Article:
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    Imperial Telecommunications

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    Imperialism has existed in the world since the beginning of government all together, but this practice took a dramatic turn in the latter half of the nineteenth century. New inventions, modern thinking, and stronger governments all made imperialism easier. Now thousands of miles could be conquered in a matter of months; an empire could have a stronger hold on a colony than ever before. The result was that by the end of the century, at least one European nation had a claim to nearly every piece of

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    British imperial regulations with the American colonies were closely tied in with the system of mercantilism. Mercantilism controls the relations between the leading power and the colonies under its empire. A nation would want to export more than it imports gaining more money to obtain economic stability. The colonies exist for the profit of the mother country. Trade was a vital part of the economy of both England and the British colonies. The colonies would provide a majority of raw materials that

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    Fantasy of Imperial Stability Note: "The Perils of Certain English Prisoners" consists of three chapters. Chapters one and three consist of material written by Dickens, whilst chapter two comprises the work of Wilkie Collins', completed under the auspices of Dickens. As the material under consideration in this essay is taken from the first and third chapters, and considering Dickens' creative control over the second chapter, "Perils" has been discussed as a Dickens text. Imperial Britain, Dickens

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    Imperial Resistance in Wilkie Collins's The Moonstone All quotations taken from Wilkie Collins, The Moonstone. Harmondsworth: Penguin Books, 1986. Wilkie Collins’s The Moonstone has been read as an archetypal piece of imperial propaganda, and yet it seems to lend itself to an alternate reading in which it represents a distinct challenge to the colonial mindset. The majority of the tale is set in England but the Indian location of the prologue and epilogue explicitly root The Moonstone within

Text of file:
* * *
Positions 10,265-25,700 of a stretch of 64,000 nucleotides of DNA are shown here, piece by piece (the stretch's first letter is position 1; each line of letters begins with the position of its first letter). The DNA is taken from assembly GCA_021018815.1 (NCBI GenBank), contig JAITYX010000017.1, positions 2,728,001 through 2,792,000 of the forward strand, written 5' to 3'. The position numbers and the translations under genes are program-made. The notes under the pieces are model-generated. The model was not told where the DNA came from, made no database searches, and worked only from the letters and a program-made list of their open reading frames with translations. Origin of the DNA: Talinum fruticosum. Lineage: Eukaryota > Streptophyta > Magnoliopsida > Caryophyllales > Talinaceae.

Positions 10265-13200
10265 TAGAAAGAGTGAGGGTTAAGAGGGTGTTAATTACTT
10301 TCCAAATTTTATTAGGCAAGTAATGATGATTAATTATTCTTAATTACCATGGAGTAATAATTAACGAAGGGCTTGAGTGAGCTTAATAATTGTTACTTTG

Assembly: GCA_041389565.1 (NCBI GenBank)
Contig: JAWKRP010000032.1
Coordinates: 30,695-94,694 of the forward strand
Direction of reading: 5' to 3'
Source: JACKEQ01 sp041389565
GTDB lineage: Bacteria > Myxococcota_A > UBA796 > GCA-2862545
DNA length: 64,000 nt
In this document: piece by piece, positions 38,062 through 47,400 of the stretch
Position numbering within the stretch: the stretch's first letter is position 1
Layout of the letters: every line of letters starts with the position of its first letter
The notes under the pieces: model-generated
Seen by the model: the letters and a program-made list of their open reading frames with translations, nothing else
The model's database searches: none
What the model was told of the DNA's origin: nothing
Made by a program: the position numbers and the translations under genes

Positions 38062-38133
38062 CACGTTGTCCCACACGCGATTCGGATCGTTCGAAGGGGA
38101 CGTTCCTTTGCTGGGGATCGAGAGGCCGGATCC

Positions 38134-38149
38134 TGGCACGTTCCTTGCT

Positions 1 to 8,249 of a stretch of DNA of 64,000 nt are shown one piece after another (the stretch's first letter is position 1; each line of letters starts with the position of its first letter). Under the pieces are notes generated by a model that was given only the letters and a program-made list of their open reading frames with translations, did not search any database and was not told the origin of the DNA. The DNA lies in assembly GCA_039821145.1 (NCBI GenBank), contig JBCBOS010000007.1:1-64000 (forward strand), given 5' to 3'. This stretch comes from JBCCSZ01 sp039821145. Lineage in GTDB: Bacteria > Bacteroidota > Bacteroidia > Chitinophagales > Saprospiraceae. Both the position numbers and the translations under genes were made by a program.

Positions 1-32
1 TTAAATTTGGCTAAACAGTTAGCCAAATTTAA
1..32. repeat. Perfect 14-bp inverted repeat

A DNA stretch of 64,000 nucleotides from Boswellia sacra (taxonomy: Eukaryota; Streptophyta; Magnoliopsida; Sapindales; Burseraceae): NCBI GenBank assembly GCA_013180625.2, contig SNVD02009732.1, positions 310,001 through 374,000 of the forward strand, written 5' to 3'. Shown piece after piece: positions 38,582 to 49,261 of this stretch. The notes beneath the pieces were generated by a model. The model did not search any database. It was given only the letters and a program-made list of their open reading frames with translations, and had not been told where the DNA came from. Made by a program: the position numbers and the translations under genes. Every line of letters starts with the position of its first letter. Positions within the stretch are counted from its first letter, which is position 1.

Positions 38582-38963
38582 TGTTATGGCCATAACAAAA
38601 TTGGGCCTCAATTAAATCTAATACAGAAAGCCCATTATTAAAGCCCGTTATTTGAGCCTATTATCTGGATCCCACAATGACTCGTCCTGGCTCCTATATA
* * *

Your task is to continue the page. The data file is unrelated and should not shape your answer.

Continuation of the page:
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    Landforms • the European side is mostly flat plains • the Ural Mountain and several large rivers (Volga, Ob, Yenisey, Lena) run in a south-north direction • much of the Asian side (west of the Ural) is in the tundra zone • high mountain ranges along the Mongolian border and in the far east of the country Climate • the largest country in the world. • extreme temperate conditions: temperatures below freezing for several months, although it can get very hot in the summer • most of the ports

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    Imperial Oil ltd. Limited

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    History of the company Imperial Oil ltd. Limited (Esso) is a Canadian public corporation that produces crude oil and natural gas. Currently the headquarters are based out of Calgary, Alberta employing over 5000 people, with Exxon Mobil owning 69.6 percent of the company. Imperial Oil ltd. was previously located in Toronto and has recently moved all main facilities over to the Calgary, Alberta headquarters.1 Esso was incorporated in London, ON in 1880 and became a land mark in the development of

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    Comparing Imperial Presidency by Arthur Schlesinger and Presidental Power by Richard Neustadt In his book, The Imperial Presidency, Arthur Schlesinger recounts the rise of the presidency as it grew into the imperial, powerful position that it is today. His writing reflects a belief that the presidency is becoming too powerful and that very few people are making a real effort to stop it. He analyzes the back and forth struggle for power between Congress and the Presidency. Schlesinger breaks

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    notes, the Imperial Valley has changed significantly, not least because of the water diverted into it from the Colorado. The internationally renowned engineer George Chaffey formed the Imperial Land Company which undertook this extensive irrigation project that meant the valley could be settled. As well as the cities of Imperial and Calexico, the towns of Brawley and Heber were founded as a result of the early twentieth century development. Today, the recreation facilities close to Imperial transform

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    Shackleton, the Endurance and the Imperial Trans-Antarctic Expedition Introduction How Shackleton had planned his Expedition couldn’t have been any more different than how it turned out. Not only did he not cross the Antarctic continent nor did he reach the South Pole. Shackleton, from previous experiences could have expected that. The fact that he didn’t reach the South Pole was something else. The trans-Antarctic expedition making him famous because of his absolute failure was something he would

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    symbols in Japan; the Emperor and Confucianism have endured through Shogunates, restorations of imperial rule, and up to present day. The leaders of the Meiji Restoration used these traditions to gain control over Japan and further their goals of modernization. The Meiji leaders used the symbolism of the Emperor to add legitimacy to their government, by claiming that they were ruling under the "Imperial Will." They also used Confucianism to maintain order and force the Japanese people to passively

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